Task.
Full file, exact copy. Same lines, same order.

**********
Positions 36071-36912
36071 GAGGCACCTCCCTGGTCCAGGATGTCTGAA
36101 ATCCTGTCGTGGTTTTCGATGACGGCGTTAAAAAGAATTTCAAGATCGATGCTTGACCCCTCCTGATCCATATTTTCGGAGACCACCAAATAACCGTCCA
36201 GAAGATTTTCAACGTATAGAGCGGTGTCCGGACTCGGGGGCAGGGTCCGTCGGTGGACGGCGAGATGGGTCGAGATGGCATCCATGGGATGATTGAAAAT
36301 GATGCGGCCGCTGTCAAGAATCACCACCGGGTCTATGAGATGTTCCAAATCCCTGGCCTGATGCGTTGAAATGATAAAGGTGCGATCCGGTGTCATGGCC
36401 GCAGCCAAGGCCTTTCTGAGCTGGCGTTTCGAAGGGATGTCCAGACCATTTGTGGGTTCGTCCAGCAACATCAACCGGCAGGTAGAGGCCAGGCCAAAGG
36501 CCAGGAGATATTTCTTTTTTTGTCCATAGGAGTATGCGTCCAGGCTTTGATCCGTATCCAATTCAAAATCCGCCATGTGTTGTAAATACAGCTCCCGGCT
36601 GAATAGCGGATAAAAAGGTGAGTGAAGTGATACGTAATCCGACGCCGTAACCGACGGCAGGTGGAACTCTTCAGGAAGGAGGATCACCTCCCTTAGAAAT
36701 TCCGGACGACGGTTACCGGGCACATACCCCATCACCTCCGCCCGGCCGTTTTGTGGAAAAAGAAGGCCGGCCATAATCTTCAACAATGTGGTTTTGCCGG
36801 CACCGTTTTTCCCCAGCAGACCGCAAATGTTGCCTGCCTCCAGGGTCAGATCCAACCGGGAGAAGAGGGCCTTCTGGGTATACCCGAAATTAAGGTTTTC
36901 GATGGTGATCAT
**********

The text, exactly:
Positions 36071-36912
36071 GAGGCACCTCCCTGGTCCAGGATGTCTGAA
36101 ATCCTGTCGTGGTTTTCGATGACGGCGTTAAAAAGAATTTCAAGATCGATGCTTGACCCCTCCTGATCCATATTTTCGGAGACCACCAAATAACCGTCCA
36201 GAAGATTTTCAACGTATAGAGCGGTGTCCGGACTCGGGGGCAGGGTCCGTCGGTGGACGGCGAGATGGGTCGAGATGGCATCCATGGGATGATTGAAAAT
36301 GATGCGGCCGCTGTCAAGAATCACCACCGGGTCTATGAGATGTTCCAAATCCCTGGCCTGATGCGTTGAAATGATAAAGGTGCGATCCGGTGTCATGGCC
36401 GCAGCCAAGGCCTTTCTGAGCTGGCGTTTCGAAGGGATGTCCAGACCATTTGTGGGTTCGTCCAGCAACATCAACCGGCAGGTAGAGGCCAGGCCAAAGG
36501 CCAGGAGATATTTCTTTTTTTGTCCATAGGAGTATGCGTCCAGGCTTTGATCCGTATCCAATTCAAAATCCGCCATGTGTTGTAAATACAGCTCCCGGCT
36601 GAATAGCGGATAAAAAGGTGAGTGAAGTGATACGTAATCCGACGCCGTAACCGACGGCAGGTGGAACTCTTCAGGAAGGAGGATCACCTCCCTTAGAAAT
36701 TCCGGACGACGGTTACCGGGCACATACCCCATCACCTCCGCCCGGCCGTTTTGTGGAAAAAGAAGGCCGGCCATAATCTTCAACAATGTGGTTTTGCCGG
36801 CACCGTTTTTCCCCAGCAGACCGCAAATGTTGCCTGCCTCCAGGGTCAGATCCAACCGGGAGAAGAGGGCCTTCTGGGTATACCCGAAATTAAGGTTTTC
36901 GATGGTGATCAT